6 OCTOBER 2007, Page 59

Your Problems Solved

Dear Maly Q. An elderly relative has developed the disgusting habit of licking her knife after using it for, say, jam, and then using it again to help herself to butter. It's horrid having to take butter from a dish into which some one else's saliva-strewn knife has been plunged. Any ideas?

B.M, North Berwick A. Re-educate your relation by giving her tea at your own table. Serve scones from the oven, handing out the first one 'to test' by an accomplice who will have been primed to load it with butter; then lick his knife. As his knife-wielding hand now lunges for the jam, cry `Greystoke! Greystoke!' and steer the hand towards the teaspoon he should use. 'What does Greystoke mean?' your relation is bound to ask as your accomplice apologises. 'Oh, it's our secret code,' you can reply. Explain that Greystoke' refers to the 1984 film in which Christopher Lambert plays an aristocrat raised, since babyhood, by apes in the African jungle. He is returned to the family stately in England, Greystoke, where Edwardian society is disgusted by his jungle table-manners. The story is based on Tarzan. 'So whenever any of us shows signs of behaving like an ape at the table, like licking knives,' you can smile, 'we say "Greystoke!" to remind each other not to.' You can then decide the scones are ready and serve them. Having initiated your relation into the Greystoke Society's secret code, you can now use it to bring her up sharp when she next breaches accepted table etiquette. 'Greystoke!' you will be able to cry in teasing and friendly manner, and thereby avoid giving offence.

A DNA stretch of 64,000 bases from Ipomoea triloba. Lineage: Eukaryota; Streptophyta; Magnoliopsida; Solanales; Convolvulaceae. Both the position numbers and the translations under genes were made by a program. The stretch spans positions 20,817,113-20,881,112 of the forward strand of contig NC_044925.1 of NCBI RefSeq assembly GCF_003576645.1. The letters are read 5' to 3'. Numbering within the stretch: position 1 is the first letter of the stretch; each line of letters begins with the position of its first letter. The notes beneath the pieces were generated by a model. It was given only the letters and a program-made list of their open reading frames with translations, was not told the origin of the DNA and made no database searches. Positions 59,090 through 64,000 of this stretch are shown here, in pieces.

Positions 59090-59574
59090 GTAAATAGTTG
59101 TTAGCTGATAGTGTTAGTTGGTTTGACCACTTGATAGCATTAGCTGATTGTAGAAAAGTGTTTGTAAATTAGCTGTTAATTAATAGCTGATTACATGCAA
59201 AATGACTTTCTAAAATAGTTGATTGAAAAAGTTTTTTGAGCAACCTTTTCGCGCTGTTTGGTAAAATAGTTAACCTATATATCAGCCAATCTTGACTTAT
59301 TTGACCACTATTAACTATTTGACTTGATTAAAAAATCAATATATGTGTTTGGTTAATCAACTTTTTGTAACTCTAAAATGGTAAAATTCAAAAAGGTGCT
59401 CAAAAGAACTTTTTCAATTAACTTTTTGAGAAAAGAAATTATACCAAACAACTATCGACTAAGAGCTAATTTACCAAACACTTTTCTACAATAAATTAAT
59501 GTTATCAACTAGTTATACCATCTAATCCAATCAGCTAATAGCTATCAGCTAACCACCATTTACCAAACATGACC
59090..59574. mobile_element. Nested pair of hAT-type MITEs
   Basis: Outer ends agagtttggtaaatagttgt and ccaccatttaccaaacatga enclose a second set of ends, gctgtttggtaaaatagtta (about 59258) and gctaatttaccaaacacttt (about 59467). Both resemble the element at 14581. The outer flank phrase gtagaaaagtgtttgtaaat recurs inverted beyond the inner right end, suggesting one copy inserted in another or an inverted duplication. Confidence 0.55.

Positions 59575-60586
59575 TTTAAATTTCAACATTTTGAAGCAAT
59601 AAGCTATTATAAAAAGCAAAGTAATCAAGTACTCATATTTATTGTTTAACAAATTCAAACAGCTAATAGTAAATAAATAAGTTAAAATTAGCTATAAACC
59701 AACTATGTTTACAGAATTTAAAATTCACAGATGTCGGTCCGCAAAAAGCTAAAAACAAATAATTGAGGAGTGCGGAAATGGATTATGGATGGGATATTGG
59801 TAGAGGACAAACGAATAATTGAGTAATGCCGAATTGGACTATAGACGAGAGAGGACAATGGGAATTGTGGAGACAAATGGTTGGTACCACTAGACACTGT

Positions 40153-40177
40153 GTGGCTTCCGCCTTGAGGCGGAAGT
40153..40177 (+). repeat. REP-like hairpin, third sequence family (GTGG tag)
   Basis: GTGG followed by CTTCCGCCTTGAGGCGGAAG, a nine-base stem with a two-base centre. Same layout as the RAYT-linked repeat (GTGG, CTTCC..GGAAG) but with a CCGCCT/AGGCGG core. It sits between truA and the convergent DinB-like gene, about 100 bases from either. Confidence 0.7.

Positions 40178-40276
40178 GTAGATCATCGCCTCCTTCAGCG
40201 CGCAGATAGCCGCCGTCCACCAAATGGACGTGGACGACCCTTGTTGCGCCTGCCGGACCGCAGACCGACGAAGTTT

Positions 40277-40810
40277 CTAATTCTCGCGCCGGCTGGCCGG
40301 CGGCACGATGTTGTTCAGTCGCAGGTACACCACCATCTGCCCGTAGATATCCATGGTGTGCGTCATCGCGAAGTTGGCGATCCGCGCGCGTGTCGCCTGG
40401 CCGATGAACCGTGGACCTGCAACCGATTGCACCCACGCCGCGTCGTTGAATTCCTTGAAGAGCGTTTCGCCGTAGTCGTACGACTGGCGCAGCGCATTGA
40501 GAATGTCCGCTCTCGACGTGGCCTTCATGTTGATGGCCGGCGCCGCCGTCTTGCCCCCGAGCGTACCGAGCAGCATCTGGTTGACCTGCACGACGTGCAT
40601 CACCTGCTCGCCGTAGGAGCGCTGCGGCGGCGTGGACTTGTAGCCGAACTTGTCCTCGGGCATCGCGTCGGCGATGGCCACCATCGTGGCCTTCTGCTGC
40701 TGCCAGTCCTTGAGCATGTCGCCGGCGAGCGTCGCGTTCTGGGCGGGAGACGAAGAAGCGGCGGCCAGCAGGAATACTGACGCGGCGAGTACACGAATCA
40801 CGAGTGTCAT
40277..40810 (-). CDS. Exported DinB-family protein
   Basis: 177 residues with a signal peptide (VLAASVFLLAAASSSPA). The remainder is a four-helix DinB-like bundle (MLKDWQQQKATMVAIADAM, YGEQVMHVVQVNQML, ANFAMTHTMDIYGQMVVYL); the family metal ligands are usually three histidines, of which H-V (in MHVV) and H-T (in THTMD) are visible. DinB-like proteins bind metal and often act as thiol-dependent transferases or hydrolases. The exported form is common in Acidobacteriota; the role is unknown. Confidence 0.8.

Q. I was invited to lunch in Norfolk by a friend of a friend with whom I was staying. Lunch was served at a big table within a walled garden, one of whose walls had been adapted to accommodate an outdoor fireplace with roaring log fire. Our foodie host cooked for us his own rare, organic, just-harvested vegetables and fruit along with his own home-killed chickens. It was all great fun and there were picturesque children, dogs, flowers everywhere, etc. The whole thing was very lifestyle-envy so I took some digital photographs and was just about to email them to our host's wife when I wondered whether I could use the opportunity to also thank her by email. Or, Mary, is it still necessary to get out pen and ink and cartridge paper?

PR., London SW3 A. If your hostess is under 50, then a thankyou email, which contains photographs, is acceptable if dispatched within 48 hours of this sort of informal occasion. Otherwise a postcard !letter in an envelope must be dispatched within 24 hours. A follow-up CD with the good pictures can be sent later in the post, or the good shots can be emailed later. The idea of editing is to take the hard work out of it for your hostess. It is an example of how our etiquette workload has paradoxically increased along with the digital and cyber developments designed to reduce it.

Q. I have a job just off Oxford Street. Walking only 100 yards seems to take forever as one negotiates the other pedestrians. What is your tip, Mary?

A.S., London E14 A. Stare at the ground as you walk. Everyone else will get out of your way.

If you have a problem write to Dear Mary, cio The Spectator, 22 Old Queen Street, London SW1H 9HP.